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Wrap-Up: This Week With 'Global Go-To' Expert James McGann

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Editor's Note: This is Part 6 of 6 Scheduled Posts


Sunday: Richard Nielsen's Full-Page Illustration


Monday: 'Global Go-To Think Tanks' Report -- An Introduction


Tuesday: Interview with James McGann -- What is a Think Tank?


Wednesday: Interview with James McGann -- RAND and West Coast Tanks


Thursday: Interview with James McGann -- International Tanks


Today: Wrap-Up and Reactions


Today is the conclusion of the TTLA conversation with Dr. James G. McGann. All week, we've been posting links, statistics, and the analysis of McGann regarding the report he and his team produced, "2008 The Global 'Go-To Think Tanks': The Leading Public Policy Research Organizations In The World."


We pick up the dialogue where we left off yesterday...

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TTLA: Let's hear now about what seems like a Herculean effort that went into compiling this report. You and your team of unpaid interns "? students, I'm assuming "? how many person hours went into the project?


JM: "The report itself, and the specific nomination and selection process, took six or eight months with about 30 interns. And leading up to that is years of creating a database and staying on top of it which is an endless process?"


TTLA: With 170 or so countries involved, how many languages do you have to keep up with?


JM: "Right, that's another big problem. If you send a survey out, in order to facilitate a return and have it in a native tongue, then the responses come back in native tongues and then you have to translate, which is a huge task. You don't have to worry about people running out and [creating a competing survey] "? that's for sure."


TTLA: What's been the response from the FP article, or otherwise, since the results were published?


JM: "Extraordinarily favorable, in that the intent is, from my standpoint, to make the public and others aware of the role and the impact these institutions play, both domestically and internationally. And then there is the institutional benefit, which I see on a regular basis, where people within the institution because of where they ranked have started a review process to understand why. I see that as very constructive. And those countries that do not have any of the top think tanks listed "? for instance one country had a major inquiry in their parliament about what they were going to do about it; from oil ministers to the prime minister who wanted to know what they should do in their country. That has really demonstrated to me the incredible utility of [the report]."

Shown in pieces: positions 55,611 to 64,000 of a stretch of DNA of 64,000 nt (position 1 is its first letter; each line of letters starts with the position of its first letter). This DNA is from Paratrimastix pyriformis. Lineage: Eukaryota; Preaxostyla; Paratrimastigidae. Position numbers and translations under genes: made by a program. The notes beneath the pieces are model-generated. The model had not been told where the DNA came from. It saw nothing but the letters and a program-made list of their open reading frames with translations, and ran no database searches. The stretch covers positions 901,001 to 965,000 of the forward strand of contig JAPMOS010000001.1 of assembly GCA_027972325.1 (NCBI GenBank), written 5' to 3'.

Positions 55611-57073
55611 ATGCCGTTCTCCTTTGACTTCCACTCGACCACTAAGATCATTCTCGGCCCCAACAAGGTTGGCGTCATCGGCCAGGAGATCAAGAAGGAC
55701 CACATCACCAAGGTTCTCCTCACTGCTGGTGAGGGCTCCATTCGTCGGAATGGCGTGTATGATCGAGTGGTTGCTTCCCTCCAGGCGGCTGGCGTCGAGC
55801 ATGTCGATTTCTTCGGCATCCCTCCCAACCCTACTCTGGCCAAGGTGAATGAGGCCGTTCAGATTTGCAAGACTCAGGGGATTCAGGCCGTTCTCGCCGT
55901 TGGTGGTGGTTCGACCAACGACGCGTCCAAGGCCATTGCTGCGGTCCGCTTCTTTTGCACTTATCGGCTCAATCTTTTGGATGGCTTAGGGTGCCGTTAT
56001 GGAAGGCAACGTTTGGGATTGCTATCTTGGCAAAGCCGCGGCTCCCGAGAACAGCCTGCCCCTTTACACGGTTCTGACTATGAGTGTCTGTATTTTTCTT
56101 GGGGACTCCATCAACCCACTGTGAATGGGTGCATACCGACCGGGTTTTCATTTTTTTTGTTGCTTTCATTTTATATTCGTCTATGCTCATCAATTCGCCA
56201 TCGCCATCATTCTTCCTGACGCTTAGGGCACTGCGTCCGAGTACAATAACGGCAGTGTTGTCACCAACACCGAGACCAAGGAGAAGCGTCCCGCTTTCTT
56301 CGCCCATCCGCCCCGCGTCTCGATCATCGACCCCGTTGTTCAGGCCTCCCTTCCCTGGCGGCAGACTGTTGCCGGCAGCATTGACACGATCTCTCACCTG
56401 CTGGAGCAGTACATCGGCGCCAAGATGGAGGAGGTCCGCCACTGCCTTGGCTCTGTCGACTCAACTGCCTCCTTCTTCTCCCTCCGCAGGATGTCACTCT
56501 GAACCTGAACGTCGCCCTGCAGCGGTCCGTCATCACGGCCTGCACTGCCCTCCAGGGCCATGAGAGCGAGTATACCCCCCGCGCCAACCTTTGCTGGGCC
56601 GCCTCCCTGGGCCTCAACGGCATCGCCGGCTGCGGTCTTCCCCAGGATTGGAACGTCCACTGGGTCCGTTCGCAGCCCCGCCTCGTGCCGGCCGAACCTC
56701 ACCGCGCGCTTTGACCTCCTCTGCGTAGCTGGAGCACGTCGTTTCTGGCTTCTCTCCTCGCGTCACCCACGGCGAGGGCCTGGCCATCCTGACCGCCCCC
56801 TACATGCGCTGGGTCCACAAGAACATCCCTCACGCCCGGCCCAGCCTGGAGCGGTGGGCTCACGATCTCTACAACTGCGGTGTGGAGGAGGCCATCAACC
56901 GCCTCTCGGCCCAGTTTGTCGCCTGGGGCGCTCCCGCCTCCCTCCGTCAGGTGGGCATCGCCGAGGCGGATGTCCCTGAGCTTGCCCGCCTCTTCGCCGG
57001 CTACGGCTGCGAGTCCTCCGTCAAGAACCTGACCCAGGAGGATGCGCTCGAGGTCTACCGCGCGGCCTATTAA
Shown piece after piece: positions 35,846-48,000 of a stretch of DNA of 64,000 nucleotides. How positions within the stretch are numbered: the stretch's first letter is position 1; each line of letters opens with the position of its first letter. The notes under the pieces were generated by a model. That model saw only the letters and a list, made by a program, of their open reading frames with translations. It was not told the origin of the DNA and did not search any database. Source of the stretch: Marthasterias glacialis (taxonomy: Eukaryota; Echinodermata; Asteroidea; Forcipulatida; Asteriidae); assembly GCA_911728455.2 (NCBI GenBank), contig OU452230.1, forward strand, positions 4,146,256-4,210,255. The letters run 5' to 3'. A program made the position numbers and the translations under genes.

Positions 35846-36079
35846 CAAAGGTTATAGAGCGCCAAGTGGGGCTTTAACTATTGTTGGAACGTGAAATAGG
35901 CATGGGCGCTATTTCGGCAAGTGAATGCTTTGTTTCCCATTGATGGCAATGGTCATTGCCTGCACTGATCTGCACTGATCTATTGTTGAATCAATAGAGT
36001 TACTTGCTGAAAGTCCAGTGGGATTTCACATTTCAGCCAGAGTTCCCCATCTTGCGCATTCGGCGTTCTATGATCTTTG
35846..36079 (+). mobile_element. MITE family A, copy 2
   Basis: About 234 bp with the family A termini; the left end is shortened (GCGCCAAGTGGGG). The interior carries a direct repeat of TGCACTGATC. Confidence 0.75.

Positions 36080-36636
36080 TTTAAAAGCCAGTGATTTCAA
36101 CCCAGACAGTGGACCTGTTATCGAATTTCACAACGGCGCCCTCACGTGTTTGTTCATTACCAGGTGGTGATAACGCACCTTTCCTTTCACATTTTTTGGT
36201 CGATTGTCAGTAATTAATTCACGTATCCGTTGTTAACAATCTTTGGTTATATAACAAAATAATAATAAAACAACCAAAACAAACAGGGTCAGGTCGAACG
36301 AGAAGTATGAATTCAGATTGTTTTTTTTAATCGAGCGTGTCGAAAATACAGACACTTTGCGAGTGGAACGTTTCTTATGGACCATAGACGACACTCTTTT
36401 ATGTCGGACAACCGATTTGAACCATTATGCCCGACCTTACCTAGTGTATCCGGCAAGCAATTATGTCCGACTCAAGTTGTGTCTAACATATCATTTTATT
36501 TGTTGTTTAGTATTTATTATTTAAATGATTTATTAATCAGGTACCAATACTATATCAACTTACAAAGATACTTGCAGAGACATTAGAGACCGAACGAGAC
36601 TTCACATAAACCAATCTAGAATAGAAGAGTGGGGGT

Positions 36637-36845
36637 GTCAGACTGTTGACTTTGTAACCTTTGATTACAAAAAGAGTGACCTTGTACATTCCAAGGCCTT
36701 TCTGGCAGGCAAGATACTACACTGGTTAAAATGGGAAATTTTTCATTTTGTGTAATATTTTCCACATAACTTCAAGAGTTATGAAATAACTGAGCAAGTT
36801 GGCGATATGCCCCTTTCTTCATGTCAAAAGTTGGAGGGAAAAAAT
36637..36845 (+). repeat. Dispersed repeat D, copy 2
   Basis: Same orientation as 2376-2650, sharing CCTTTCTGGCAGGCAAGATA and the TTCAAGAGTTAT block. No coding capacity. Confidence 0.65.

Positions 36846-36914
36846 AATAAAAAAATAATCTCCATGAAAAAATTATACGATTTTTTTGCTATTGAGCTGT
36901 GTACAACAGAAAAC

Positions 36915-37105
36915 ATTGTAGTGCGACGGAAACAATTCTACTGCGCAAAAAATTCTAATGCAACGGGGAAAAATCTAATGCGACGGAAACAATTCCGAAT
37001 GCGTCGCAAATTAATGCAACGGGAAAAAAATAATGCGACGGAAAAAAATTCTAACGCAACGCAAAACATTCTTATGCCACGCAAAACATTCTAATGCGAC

TTLA: What country was that?


JM: "Singapore. They used the study as the catalyst for the discussion."


TTLA: What about the UPenn program you direct? I saw the titles of some of the other papers you've put out, but what else should the readers out here know?


JM: "That it's constantly looking at the role of think tanks, and how to improve them. And also understanding the forces within political systems and how they affect civil society, and the role and space that think tanks have -- which is the other part of this example of governments pushing back at think tanks and NGOs. [It's] important to be vigilant about, and understand, both domestic and global trends. [Such as] these trends that I'm talking about in terms of phantom think tanks.


"The NGO pushbacks are sort of key things that most people are not aware of, that have broader implications than just for its impact on think tanks. It has an impact on all areas of civil society.


"My basic contention is that think tanks are the canaries in the mines. So if they can operate unencumbered and freely in a society, then it's a good bell-weather for all of the other non-governmental organizations "? and civil society itself "? in countries around the world."



This concludes this week's series. Thanks to Prof. McGann and his team. For more information on the "2008 The Global 'Go-To Think Tanks': The Leading Public Policy Research Organizations In The World," see the links out, statistics, and other information noted in last Monday's post.



Illustration copyright and courtesy Richard Nielsen, 2009

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